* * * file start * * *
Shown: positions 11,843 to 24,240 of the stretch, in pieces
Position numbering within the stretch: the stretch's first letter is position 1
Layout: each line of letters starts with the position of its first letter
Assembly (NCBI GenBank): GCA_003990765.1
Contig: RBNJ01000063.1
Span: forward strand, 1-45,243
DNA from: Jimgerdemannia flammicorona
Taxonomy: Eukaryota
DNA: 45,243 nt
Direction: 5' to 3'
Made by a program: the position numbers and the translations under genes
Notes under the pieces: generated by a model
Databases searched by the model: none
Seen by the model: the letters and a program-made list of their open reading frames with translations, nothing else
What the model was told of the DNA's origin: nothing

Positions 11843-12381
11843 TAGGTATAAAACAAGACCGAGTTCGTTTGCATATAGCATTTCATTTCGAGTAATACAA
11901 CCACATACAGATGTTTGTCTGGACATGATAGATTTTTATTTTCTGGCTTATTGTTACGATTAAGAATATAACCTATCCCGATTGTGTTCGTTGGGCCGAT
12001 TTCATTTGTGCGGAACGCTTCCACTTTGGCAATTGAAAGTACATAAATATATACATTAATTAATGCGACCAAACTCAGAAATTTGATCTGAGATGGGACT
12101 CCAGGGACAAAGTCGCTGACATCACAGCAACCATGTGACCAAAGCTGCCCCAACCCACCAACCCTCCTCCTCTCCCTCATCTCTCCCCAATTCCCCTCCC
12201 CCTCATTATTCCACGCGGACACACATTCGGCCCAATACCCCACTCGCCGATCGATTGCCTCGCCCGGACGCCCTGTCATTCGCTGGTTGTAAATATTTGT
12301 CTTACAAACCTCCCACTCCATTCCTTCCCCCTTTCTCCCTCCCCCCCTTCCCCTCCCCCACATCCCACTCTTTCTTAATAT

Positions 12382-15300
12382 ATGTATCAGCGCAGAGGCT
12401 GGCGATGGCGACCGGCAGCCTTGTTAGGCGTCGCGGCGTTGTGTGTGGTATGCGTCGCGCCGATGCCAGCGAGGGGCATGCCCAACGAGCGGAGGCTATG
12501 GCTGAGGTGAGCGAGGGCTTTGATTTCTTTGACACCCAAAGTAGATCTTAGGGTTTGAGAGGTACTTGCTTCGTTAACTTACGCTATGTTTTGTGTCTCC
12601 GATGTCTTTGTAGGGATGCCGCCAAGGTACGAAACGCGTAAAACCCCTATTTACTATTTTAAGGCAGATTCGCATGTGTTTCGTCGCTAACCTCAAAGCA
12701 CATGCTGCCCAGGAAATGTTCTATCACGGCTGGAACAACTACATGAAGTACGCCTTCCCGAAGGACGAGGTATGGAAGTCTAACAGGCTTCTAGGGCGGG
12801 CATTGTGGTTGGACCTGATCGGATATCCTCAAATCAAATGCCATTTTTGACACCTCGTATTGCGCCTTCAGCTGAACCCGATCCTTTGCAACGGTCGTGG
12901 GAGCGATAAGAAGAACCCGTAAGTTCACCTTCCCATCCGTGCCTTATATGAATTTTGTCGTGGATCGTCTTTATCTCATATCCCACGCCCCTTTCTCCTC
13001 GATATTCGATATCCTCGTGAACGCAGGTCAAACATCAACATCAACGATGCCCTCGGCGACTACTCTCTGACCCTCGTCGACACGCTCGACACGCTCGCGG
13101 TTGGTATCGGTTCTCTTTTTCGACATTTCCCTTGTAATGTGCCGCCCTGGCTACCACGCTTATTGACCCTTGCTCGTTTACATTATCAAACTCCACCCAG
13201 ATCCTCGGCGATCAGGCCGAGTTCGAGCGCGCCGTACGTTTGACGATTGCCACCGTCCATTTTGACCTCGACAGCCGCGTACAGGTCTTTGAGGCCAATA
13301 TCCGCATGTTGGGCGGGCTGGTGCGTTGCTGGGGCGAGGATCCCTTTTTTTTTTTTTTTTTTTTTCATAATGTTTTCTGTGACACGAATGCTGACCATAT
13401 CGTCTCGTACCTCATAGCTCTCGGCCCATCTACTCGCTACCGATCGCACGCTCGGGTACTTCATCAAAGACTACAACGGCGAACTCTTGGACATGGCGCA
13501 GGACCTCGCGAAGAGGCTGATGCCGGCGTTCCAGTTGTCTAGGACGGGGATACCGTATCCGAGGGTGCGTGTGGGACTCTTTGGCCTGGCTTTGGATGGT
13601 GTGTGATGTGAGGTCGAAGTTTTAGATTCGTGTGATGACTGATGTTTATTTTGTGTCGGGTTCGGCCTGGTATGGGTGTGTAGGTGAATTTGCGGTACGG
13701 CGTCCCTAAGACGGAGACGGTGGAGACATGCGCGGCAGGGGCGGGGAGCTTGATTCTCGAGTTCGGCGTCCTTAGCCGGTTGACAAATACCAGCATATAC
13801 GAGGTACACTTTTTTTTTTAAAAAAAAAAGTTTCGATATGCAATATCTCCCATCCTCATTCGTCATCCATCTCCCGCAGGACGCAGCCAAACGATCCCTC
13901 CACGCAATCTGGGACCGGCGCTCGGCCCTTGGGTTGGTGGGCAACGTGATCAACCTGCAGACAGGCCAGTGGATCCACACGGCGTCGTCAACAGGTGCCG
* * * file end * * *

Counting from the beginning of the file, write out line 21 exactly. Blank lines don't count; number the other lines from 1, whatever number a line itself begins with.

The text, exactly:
12201 CCTCATTATTCCACGCGGACACACATTCGGCCCAATACCCCACTCGCCGATCGATTGCCTCGCCCGGACGCCCTGTCATTCGCTGGTTGTAAATATTTGT